July - The Sanctuary The Sanctuary is located inside Tidbinbilla Nature Reserve and is a fenced and protected habitat so that foxes and other animals can't harm the native wildlife inside. This 2-kilometre walk is suited for prams and families and the highlight is the platypus pool, where you can witness the occasional splash of a platypus tail as they frolic in the cool water. On weekends, you often find a National Parks volunteer at the pool to help you spot them. See here for details. For a full article on this walk, see here.
August - Yankee Hat (New Year's Resolution) This 6-kilometre walk can be found inside Namadgi National Park, south of the city. This walk is classed as "easy" and at the end of it is the Yankee Hat Rock Shelter, which has a preserved example of aboriginal art. Carbon dating of the floor of the shelter shows that indigenous tribes were using it 800 years ago. This walk is high up on my wishlist in the cooler months, without snakes to look for in the undergrowth! See here for details.
Aboriginal rock art at Yankee Hat, Namadgi National Park. Source: Wikapedia (photo by Martyman)
September - Central Loop - Lake Burley Griffin This 5-kilometre walk is easily the most popular walk in Canberra, as you start at the middle basin and walk in either direction to a bridge and walk back across the other bridge to the start. Along the way enjoy the trees out in blossom, especially along Queen Elizabeth Terrace in front of the Parliamentary Triangle. When you walk past Commonwealth Park, why not detour into Floriade for a spring spectacular like no other. See here for details. For a full article on this walk, see here.
October - Birrigai Time Trail
This walk is located at the entrance to Tidbinbilla Nature Reserve and travels through grasslands, past kangaroos and emus, to a rock shelter that was used by the indigenous people as far back as 16,000 years ago. The Birrigai Rock Shelter was used by indigenous families through the Ice Age, where temperatures dropped another 8 - 10 degrees from today's winter temperatures. Could your family live in there for the winter? See here for details. For a full article on this walk, see here.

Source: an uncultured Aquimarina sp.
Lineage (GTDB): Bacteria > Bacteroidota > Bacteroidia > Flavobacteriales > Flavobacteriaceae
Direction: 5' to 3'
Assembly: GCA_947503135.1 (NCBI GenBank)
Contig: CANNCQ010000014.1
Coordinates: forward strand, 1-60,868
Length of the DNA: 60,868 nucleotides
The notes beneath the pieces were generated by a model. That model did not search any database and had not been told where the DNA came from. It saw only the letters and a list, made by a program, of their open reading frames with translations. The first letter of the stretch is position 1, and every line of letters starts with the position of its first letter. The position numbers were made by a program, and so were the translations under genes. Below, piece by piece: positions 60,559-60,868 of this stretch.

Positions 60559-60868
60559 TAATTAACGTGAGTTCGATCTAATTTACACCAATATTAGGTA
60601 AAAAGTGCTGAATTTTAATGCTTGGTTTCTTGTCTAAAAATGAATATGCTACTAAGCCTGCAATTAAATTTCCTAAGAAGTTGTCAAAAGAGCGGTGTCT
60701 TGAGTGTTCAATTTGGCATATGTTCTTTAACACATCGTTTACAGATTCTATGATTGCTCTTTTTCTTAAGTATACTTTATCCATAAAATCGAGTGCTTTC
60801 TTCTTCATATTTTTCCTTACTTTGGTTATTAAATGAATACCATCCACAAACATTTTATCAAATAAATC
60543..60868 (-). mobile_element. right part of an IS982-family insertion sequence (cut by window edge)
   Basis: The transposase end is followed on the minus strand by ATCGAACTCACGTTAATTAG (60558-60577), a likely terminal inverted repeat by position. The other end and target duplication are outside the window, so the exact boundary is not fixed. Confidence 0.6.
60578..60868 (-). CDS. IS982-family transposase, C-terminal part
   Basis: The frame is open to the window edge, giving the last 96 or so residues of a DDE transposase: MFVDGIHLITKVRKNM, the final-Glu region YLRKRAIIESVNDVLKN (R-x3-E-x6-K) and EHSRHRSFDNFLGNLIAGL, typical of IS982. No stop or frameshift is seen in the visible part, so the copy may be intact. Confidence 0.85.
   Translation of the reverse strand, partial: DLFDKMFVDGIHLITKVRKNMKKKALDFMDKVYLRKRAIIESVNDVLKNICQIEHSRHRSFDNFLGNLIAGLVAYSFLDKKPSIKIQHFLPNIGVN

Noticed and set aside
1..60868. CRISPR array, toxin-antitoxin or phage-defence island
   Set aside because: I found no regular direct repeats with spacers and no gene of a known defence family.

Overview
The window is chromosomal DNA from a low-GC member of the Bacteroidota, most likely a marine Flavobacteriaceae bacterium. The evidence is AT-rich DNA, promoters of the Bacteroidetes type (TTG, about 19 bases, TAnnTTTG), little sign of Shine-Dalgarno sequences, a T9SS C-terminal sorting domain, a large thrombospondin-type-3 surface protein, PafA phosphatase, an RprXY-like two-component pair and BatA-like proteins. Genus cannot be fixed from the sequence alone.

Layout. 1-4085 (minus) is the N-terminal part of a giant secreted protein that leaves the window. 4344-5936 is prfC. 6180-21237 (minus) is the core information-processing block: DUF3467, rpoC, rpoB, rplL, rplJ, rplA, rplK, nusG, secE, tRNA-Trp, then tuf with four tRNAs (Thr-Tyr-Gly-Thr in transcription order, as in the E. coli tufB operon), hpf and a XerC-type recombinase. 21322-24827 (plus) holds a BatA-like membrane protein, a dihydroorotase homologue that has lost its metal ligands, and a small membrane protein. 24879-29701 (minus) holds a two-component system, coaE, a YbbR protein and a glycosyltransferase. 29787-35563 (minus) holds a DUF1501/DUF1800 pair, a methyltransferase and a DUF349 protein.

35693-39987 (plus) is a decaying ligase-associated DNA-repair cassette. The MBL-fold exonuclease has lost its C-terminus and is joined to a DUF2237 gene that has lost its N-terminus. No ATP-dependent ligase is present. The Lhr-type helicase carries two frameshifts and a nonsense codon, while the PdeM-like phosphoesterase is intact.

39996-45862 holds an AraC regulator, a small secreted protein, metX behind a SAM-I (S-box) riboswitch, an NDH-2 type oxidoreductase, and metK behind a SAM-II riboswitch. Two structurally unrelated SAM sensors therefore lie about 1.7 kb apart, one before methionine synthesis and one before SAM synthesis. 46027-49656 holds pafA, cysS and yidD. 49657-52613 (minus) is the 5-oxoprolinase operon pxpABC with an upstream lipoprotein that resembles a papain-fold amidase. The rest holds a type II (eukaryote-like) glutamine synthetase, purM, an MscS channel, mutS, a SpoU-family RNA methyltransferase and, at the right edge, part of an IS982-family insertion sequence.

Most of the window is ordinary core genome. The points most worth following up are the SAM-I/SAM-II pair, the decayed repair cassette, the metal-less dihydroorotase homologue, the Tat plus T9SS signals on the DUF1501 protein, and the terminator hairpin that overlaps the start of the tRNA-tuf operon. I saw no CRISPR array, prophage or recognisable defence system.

Indigenous history at the Birrigai Rock Shelter
November- Hanging Rock
If you enjoyed the Birrigai Rock Shelter, also take a short walk to Hanging Rock, also at Tidbinbilla Nature Reserve. This 500-metre walk is suitable for all the family, as it takes a short tour up to the large granite boulders that were used as shelter and shade for indigenous people, over 400 years ago. You can imagine people lying on the cool granite rocks and enjoying the shade, as they rest after a day of walking and hunting. See here for details. For a full article on this walk, see here.
December - Murrumbidgee Discovery Track - Point Hut Crossing to Pine Island
The Murrumbidgee Discovery Track is a 27 kilometre-long walk along the Murrumbidgee River corridor. It can be broken up into smaller, more manageable walks along the way such as the section between Point Hut Crossing and Pine Island, which is a 1-hour return walk. When you get to Pine Island beach, why not take your shoes off and have a paddle in the cold water, which flows straight down from the Snowy Mountains! See here for details. For a full article on this walk, see here.
These are just some of the bushwalks around Canberra to try this year. Will you try a new one each month? Why not try a new one each weekend? The Canberra region is just waiting to be explored - see you out there!
That's a fantastic idea for a New Year's resolution. It's a challenge I'm happy to take on. My husband and I have recently moved out of Melbourne to Victoria's Bass Coast and the area has well established trails throughout, many with amazing seaside views.
Great Article, & goals. There's definitely 12 months of discovery. We are in Sydney, but my husband recently purchased an annual National Park access ticket, so there's a good chance we may do some of these walks. It is an article I will save.
Great article. And a great idea to combine fitness with exploring your home town!! I am not in Canberra but will do something similar in my home town. And you never know - I might join you on the track when I next make it back to the capital.